Joint work with: S. Boyd-Wickizer, A. Clements, Y. Mao, A. Pesterev, R. Morris, and N. Zeldovich

    This lecture will be available to stream HERE starting promptly at 3:30 PM.

    Biography: Frans Kaashoek is the Charles Piper Professor in MIT's Department of Electrical Engineering and Computer Science and a member of the MIT Computer Science and Artificial Intelligence Laboratory since January 1993. Before joining MIT, he was a student at the department of Computer Science (afdeling Informatica) at the Vrije Universiteit in Amsterdam, the Netherlands. He received a Ph.D degree ('92) from the Vrije Universiteit for his thesis Group communication in distributed computer systems, under the guidance of Andy Tanenbaum.

    In 1998 Frans cofounded Sightpath Inc, which was acquired by Cisco Systems in 2000. He also helped found Mazu Networks Inc and served on its board until Riverbed Technology Inc acquired Mazu in 2009.

    Host: Wyatt Lloyd

    Location: Henry Salvatori Computer Science Center (SAL) - 101

    Audiences: Everyone Is Invited

    Posted By: Assistant to CS chair

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  • AI SEMINAR - Towards a computational framework for how we represent other people

    Fri, Dec 05, 2014 @ 11:00 AM - 12:00 PM

    Information Sciences Institute

    Conferences, Lectures, & Seminars


    Speaker: Damian Stanley, Caltech

    Talk Title: Towards a computational framework for how we represent other people

    Abstract: Predicting other peoples’ beliefs, desires, and intentions is a primary function of human cognition and is essential to thrive in our complex social world. To do this efficiently and successfully, we must form lasting representations of individuals and social groups based on information we receive through personal and vicarious experience. My research is focused on developing a computational account of the neurocognitive mechanisms through which we learn about other people, make social predictions, and are influenced by social biases. To achieve this, I employ a multidisciplinary approach, integrating a wide range of techniques from cognitive neuroscience, social psychology, neuroeconomics, computational modeling of learning and decision-making, and clinical psychology. My theoretical model of social learning and decision-making treats social group biases as a set of initial guesses (akin to Bayesian priors) that inform our social decision-making when we lack specific information about a person with whom we are interacting. Using these priors as a starting point, we form and update our mental representation of a person (as well as their social group) on the basis of observed behavior. I will present behavioral and neural data on the influence of race bias on trust estimations, as well as the computational processes through which we learn about individuals’ traits and intentions (i.e., theory of mind), and how these processes might be disrupted in individuals with social impairments (e.g. Autism Spectrum Disorder). These results suggest that while many common processes support learning about social and non-social entities, there may also exist neural computations unique to social learning.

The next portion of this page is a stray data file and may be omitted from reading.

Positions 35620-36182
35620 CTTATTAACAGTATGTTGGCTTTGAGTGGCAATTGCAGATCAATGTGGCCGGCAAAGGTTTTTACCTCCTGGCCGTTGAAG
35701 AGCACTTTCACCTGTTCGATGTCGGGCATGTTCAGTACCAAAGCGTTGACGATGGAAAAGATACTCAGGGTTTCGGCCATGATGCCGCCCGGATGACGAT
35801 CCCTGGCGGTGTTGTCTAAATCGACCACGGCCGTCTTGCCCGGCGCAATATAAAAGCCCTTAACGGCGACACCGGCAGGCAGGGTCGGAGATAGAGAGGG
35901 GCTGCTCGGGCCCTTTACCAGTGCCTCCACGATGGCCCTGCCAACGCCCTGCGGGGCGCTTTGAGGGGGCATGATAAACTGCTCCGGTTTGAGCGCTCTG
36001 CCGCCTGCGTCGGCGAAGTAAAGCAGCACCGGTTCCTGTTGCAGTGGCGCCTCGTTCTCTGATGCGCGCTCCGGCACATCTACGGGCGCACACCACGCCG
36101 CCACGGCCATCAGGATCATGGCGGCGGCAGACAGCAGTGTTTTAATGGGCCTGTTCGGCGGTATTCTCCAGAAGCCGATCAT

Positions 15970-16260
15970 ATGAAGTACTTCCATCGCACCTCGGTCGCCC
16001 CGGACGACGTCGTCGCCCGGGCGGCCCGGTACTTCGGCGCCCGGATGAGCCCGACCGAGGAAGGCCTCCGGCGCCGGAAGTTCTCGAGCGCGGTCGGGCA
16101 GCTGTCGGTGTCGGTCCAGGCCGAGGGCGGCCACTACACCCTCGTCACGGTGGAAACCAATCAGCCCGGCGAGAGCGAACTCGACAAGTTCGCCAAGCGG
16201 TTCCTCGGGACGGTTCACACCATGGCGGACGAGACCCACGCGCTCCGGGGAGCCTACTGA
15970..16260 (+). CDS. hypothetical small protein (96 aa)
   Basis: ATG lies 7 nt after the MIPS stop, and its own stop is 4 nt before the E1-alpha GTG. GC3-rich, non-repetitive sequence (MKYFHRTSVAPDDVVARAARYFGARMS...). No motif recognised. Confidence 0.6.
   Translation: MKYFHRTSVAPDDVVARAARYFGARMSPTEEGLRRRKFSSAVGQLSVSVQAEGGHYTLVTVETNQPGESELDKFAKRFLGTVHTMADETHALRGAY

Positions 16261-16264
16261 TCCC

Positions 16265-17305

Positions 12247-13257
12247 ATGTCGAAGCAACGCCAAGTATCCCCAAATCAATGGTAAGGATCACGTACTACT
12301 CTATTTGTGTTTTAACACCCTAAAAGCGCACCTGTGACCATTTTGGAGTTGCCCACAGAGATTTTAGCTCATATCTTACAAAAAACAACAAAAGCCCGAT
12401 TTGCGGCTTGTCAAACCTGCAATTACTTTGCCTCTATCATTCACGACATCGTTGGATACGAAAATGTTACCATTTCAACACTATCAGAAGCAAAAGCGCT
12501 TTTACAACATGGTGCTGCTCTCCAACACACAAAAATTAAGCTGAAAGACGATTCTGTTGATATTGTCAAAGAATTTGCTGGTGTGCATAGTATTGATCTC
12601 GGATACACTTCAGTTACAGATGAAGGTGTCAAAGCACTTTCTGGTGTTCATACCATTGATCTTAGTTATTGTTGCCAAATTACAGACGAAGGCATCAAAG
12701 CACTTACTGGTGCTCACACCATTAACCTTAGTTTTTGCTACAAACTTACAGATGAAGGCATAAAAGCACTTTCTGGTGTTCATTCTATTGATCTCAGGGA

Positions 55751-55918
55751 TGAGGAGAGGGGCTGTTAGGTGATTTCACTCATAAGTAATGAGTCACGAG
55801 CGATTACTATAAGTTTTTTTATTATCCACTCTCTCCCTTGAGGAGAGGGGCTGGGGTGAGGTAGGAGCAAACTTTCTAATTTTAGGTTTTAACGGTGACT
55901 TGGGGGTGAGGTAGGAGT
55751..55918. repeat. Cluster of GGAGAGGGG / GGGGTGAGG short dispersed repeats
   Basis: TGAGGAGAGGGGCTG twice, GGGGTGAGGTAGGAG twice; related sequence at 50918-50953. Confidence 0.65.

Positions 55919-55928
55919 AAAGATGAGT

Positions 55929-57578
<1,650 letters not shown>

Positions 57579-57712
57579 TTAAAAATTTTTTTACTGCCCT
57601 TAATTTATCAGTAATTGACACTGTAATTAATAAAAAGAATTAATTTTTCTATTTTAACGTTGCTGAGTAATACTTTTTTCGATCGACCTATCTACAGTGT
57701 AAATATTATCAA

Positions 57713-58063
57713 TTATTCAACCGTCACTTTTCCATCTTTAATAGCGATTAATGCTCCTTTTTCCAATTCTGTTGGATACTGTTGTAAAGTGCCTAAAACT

Biography: Damian Stanley completed his Ph.D. in Neural Science at New York University in 2005, studying mid-level visual processing. In his postdoctoral work, he turned his focus toward developing a computational account of the neurocognitive processesthrough which we learn about and represent other people. In his first postdoctoral position with Elizabeth Phelps at New York University he investigated how implicit race biases influence social trust. In his current postdoctoral position, with Drs. Ralph Adolphs and John O’Doherty at Caltech, he uses computational models and model-based fMRI to characterize typical and atypical (e.g. autism spectrum disorder) social learning. This line of research is funded by an NIMH career development award (K01-MH099343).

    Host: Greg Ver Steeg

    Webcast: http://webcasterms1.isi.edu/mediasite/Viewer/?peid=8d563808c16942bda353a815b33370d01

    Location: Information Science Institute (ISI) - 11th floor conference room

    WebCast Link: http://webcasterms1.isi.edu/mediasite/Viewer/?peid=8d563808c16942bda353a815b33370d01d

    Audiences: Everyone Is Invited

    Posted By: Kary LAU

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  • Motion Correction and Pharmacokinetic Analysis in Dynamic Positron Emission Tomography

    Fri, Dec 05, 2014 @ 11:00 AM - 12:00 PM

    Ming Hsieh Department of Electrical Engineering

    Conferences, Lectures, & Seminars


    Speaker: Hassan Mohy-ud-Din, Departments of ECE, AMS, and Radiology Johns Hopkins University, MD

    Talk Title: Motion Correction and Pharmacokinetic Analysis in Dynamic Positron Emission Tomography

    Abstract: My talk will focus on two important aspects of Positron Emission Tomography (PET):
    (i) Motion-compensation , and (ii) Pharmacokinetic analysis of dynamic PET images.

    Motion-compensation in Dynamic PET Images: Dynamic PET images are degraded by inter-frame and intra-frame motion artifacts that can affect the quantitative and qualitative analysis of acquired PET data. I will present a Generalized Inter-frame and Intra-frame Motion Correction (GIIMC) algorithm that unifies in one framework the inter-frame motion correction capability of Multiple Acquisition Frames and the intra-frame motion correction feature of (MLEM)-type deconvolution methods. GIIMC employs a fairly simple but new approach of using time-weighted average of attenuation sinograms to reconstruct dynamic frames. Extensive validation studies show that GIIMC algorithm outperforms conventional techniques producing images with superior quality and quantitative accuracy.